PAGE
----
Page 195 - Jewish Book Annual Volume 51

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In the last two decades of the nineteenth century and the
first few years of the twentieth, rabbis and scholars now resident
in America began to record their observations at firsthand. They
too decried the establishment of this new “aristocracy.” Rabbi
Nehemiah Mosessohn commented in 1895, referring to the tal­
mudic saying that “the sages are to be considered as kings”:
“But America is a topsy-turvy world. Here the saying should
read: The shoemakers, tailors and usurers are the sages.”4 J.
Jonathanson in a 1901 Yiddish parody of the First Command­
ment put it even more bitingly:
I Mammon am the Lord thy God who has brought thee out
o f the fatherland, where thou wast a sand carrier, a chimney
sweep, a vagabond, a swindler, an informer, a traitor, a horse
thief, and have brought thee here into the land of gold to become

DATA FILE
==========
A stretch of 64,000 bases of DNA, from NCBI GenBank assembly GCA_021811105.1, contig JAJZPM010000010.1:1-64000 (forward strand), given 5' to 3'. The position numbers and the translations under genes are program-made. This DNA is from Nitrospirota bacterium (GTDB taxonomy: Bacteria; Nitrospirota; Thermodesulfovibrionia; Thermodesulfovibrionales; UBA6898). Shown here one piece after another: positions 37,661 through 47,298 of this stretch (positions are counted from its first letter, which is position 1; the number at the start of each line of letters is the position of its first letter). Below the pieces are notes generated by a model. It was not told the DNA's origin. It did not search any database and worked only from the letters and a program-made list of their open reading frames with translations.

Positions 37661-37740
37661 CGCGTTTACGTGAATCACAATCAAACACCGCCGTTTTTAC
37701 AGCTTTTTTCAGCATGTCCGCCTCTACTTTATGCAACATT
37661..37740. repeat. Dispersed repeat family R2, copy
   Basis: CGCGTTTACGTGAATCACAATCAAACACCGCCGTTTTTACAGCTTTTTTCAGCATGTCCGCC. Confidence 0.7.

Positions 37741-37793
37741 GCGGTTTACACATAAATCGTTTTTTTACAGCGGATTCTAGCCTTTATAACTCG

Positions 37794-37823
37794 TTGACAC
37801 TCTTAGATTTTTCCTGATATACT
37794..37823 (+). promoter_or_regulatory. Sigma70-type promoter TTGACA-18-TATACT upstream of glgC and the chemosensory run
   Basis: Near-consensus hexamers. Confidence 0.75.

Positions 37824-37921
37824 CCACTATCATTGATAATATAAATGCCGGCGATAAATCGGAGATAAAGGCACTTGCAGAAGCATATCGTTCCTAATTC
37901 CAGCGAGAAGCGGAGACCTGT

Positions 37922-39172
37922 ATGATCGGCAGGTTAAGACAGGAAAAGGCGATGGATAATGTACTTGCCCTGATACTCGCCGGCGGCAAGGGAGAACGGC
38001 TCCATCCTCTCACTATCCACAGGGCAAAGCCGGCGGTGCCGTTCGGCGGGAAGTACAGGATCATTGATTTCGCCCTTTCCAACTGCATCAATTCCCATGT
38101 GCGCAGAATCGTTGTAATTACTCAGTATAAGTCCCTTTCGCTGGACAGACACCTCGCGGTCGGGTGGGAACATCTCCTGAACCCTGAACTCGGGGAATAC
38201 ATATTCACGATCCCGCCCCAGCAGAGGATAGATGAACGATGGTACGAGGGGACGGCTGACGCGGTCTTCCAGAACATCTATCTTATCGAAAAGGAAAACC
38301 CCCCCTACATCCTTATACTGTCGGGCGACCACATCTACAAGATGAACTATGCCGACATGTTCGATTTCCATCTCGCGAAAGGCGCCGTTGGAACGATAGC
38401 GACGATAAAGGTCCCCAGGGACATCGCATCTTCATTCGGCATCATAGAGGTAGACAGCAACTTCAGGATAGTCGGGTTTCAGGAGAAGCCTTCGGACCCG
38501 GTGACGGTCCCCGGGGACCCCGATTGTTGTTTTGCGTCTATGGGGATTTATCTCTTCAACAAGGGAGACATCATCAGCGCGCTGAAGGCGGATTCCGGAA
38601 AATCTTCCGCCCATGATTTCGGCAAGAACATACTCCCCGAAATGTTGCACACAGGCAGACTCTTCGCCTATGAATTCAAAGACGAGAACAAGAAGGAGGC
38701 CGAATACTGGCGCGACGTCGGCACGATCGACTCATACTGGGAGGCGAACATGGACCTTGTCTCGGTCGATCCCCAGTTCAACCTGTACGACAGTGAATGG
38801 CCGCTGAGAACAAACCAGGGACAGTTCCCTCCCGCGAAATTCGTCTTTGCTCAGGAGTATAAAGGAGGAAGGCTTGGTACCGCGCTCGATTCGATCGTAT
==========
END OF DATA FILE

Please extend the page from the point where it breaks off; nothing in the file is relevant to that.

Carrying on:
a president o f a synagogue, a merchant, a landlord and a pol­
Rabbinic pessimism about Jewish life in America had vener­
able antecedents. As Arthur Hertzberg has pointed out, it was
as early as the 1830s and 1840s that “the question was then
seriously discussed in Europe for the first time, of whether J u ­
daism could flourish in America. The majority opinion was in
the negative, almost from the beginning.”6 And a half century
before Jonathanson published his witty American decalogue,
Rabbi Abraham Rice penned his oft-quoted comment that “the
religious life in this land is on the lowest level . . . I wonder
whether it is even possible for a Jew to live in this land.”7
Rice was writing from the urban setting of Baltimore, Mary­
land, where, after despairing of the rabbinate, he eked out a
living as a merchant. Similarly, most of the sustained pieces of
writing that attacked the new forms of Jewish com- munal life
were written by city dwellers about city dwellers. The most sus­
4. Quoted in S. Noble, “The Image o f the American Jew in Hebrew and
Yiddish Literature in America, 1870-1900,”
YIVO Annual,
Vol. 9 (1954),
p. 87, note 10.
5. Quoted in I. Davidson,
Parody in Jewish Literature,
(New York, 1907), pp.
6. Hertzberg, p. 2.
7. Rice’s comment appears in A. Hertzberg,
TheJews in America: Four Hundred
Years of an Uneasy Encounter
(New York, 1989) p. 127.